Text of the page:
A few weeks ago, the Grand Duke couple, who rode in the Wissembourg monastery, gave birth to three babies. Extremely rare event in the city, not to mention unusual. Today, there are only two left, in good shape, in full learning, before taking their final flight to the fall.
It is the largest nocturnal bird of prey in Europe: the Eurasian eagle owl (Bubo Bubo for scholars), recognizable among thousands in its size and aristocratic profile. Since 2018, a couple has lived on the cornices of the abbey church in Wissembourg. We certainly do not turn our elbows against the Grand Dukes.
This year, the couple gave birth to three little ones, an extremely rare event in the city, emphasizes Frédérique Merck of the League for the Protection of Birds (LPO).
Frédérique Merck, an amateur ornithologist, has often had her eyes in the sky for the past few weeks. Observe almost daily these feather balls, which are already not as small as that. She watches over them, watches over them. These little ones are rare but are also protected. By law as by Frederique.
In France, while all nocturnal birds of prey have been protected since 1902 as birds useful for agriculture, only the Eurasian eagle owl was excluded from this protection. These super predators, carnivores that could eat from beetle to heron, were scary in the huts.
He could not benefit from a ban hunt than in 1964. The damage had occurred. The Grand Duke had almost disappeared from Alsace in the 1940s. We had to wait for a voluntary policy from our German neighbors and regular releases so that the latter could show the wingtips there.
Today they would be 1500 couples in France, only fifty in Alsace. The eagle owl generally prefers rocks, its natural habitat. The species thus occupies the main mountain ranges and the edges of adjacent plains (Pyrenees, Massif Central, Alps, Vosges, Jurassic). Rarely the city. Except in Wissembourg. “Yes, it’s quite unusual, you can sometimes find it in disused industrial areas, but there at a church I know they are the only ones. Maybe because Wissembourg enjoys a diversity of environments that they like: fields, forests, vineyards. ”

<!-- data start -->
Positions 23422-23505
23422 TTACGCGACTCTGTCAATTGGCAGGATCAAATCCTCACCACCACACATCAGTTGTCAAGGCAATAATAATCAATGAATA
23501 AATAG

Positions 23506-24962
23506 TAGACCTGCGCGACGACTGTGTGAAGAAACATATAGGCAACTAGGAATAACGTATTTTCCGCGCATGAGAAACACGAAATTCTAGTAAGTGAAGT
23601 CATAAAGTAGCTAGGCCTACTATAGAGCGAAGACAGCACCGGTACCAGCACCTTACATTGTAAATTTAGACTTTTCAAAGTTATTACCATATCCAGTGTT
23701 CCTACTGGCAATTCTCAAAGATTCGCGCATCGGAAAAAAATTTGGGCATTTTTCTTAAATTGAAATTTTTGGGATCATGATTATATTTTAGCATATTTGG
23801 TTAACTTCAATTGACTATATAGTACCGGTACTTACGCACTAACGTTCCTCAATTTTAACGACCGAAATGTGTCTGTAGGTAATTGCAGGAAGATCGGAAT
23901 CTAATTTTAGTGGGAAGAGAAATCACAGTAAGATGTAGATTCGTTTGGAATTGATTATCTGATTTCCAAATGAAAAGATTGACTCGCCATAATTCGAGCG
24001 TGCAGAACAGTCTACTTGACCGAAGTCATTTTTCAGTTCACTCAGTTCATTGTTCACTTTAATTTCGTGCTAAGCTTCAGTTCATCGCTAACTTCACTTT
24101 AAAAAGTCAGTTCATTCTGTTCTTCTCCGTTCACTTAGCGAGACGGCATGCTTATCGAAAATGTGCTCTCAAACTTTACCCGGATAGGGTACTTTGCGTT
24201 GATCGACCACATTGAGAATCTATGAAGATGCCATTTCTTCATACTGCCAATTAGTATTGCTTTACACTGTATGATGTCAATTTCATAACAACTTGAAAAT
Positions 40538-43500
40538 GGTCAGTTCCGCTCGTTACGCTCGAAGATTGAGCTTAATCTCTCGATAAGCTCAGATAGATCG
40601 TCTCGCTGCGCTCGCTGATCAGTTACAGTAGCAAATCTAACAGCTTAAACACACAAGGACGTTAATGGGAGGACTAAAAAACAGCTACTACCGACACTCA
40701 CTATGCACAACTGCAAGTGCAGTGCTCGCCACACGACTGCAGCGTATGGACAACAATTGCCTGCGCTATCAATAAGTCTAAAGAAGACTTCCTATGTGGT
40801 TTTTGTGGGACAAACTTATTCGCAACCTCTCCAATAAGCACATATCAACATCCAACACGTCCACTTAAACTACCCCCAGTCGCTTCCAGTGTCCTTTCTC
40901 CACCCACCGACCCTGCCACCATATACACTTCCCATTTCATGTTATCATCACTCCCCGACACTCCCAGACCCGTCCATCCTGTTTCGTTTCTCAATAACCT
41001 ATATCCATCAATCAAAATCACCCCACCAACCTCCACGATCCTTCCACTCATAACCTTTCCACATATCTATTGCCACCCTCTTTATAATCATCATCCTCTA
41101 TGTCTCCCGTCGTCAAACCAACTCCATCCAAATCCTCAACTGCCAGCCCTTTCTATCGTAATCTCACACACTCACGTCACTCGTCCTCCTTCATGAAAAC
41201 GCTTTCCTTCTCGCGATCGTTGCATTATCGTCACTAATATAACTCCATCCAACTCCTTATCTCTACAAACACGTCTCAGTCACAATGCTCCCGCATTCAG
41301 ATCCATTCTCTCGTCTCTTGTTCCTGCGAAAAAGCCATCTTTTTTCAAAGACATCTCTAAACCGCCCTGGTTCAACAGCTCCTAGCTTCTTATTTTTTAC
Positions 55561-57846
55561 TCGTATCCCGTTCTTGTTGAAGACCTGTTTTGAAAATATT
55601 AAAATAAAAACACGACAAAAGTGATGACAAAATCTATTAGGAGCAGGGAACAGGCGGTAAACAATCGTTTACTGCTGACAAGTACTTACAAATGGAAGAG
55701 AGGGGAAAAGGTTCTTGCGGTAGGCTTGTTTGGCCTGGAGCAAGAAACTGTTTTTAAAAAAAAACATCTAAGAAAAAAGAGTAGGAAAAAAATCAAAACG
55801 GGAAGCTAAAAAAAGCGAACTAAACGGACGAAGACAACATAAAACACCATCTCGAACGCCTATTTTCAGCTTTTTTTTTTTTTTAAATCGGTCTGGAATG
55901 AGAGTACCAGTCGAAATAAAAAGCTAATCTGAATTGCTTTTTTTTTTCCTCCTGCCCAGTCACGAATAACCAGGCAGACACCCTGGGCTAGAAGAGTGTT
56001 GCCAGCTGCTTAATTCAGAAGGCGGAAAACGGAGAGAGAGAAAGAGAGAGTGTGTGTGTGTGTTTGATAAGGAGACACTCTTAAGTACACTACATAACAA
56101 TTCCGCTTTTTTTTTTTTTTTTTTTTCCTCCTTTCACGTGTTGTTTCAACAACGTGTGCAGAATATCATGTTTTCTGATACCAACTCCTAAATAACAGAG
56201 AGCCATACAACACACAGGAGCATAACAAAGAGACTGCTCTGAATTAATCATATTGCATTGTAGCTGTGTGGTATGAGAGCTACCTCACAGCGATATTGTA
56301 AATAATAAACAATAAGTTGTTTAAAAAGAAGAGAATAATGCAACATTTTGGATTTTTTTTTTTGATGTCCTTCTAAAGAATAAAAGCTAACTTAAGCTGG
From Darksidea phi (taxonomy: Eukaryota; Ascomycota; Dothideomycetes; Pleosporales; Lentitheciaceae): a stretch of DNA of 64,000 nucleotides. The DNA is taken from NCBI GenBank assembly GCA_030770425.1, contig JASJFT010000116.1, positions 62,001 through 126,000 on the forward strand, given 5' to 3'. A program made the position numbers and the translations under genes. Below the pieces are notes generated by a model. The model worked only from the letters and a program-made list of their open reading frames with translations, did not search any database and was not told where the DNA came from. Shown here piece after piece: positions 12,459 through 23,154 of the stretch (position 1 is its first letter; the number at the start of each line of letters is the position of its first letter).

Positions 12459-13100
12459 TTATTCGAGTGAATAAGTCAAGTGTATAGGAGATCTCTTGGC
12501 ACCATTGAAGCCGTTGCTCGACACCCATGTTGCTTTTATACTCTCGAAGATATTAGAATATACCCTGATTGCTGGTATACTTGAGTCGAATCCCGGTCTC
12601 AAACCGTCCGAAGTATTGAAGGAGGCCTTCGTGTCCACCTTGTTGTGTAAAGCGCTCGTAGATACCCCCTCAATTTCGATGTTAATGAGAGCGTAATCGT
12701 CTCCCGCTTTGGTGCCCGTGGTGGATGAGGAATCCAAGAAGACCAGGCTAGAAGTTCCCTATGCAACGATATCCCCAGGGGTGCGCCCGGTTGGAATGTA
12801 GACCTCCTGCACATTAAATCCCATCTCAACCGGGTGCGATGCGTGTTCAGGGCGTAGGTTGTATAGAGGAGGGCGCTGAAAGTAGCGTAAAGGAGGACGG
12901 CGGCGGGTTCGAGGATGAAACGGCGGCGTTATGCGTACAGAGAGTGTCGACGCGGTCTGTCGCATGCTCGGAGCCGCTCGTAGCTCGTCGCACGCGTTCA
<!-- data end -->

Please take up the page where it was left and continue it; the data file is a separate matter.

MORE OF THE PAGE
Here in 2018, a couple of grand dukes taking up residence on the cornices of the old monastery are more accustomed to innocent pigeons than to large predators.
Impossible to go unnoticed. As we have said, the Grand Duke is the largest nocturnal bird of prey in Europe. “About two kilos, 1m80 with spread wings for the female slightly larger than the males.” On the cross, which he likes, the bird of prey sits majestically. And the ululations rub against the bells. Funny bird. And it has come to stay. Grand Dukes are faithful in love and in the home and can live for at least twenty years.
Connoisseurs have been waiting for births for a long time. The Grand Duke does not multiply every year, and hope has so far been in vain. “So far, for various reasons, we have only had clear eggs. This time, in an area inaccessible to humans, it was the right thing to do.”
The cubs, three in number, were born seven to eight weeks ago “the hard way. Among the large owls minimal comfort. No nest. The female lays on the ground without a branch without anything, three or four eggs per litter.”
The little ones that are not so small can be recognized by their down and the absence of the heron on their heads. “We can very easily see them, they are very curious. They approach the edge of the cornice, they lean, they spy on us.”
The high-flying learning phase is dangerous for little ones. It is the harsh law of nature. But all were able to count on guardian angels, the faithful of the Church. “Every time a little one was on the ground, the believers called us. We came to check on the little one’s health, and we brought him up there. They are clumsy, they fall regularly, that’s normal.”
A baby will not survive it. The broken hip he will be killed at Gorna (Wild Animal Care Center). “He must have been blown away during the storm last Friday. We found him like that, too late I think we could not do anything for him, it’s sad.”
Frédérique is confident of the future. “The two little ones fly well, they train, it’s already more convincing.” In a week or two, the little ones will know how to fly perfectly. No more cold sweats. They will be ready to leave the nest or more precisely their parents by the fall. “Unlike Moyens-Ducs, which has, let’s say, collective dormitories in the winter, the Grand Duke does not live with his family.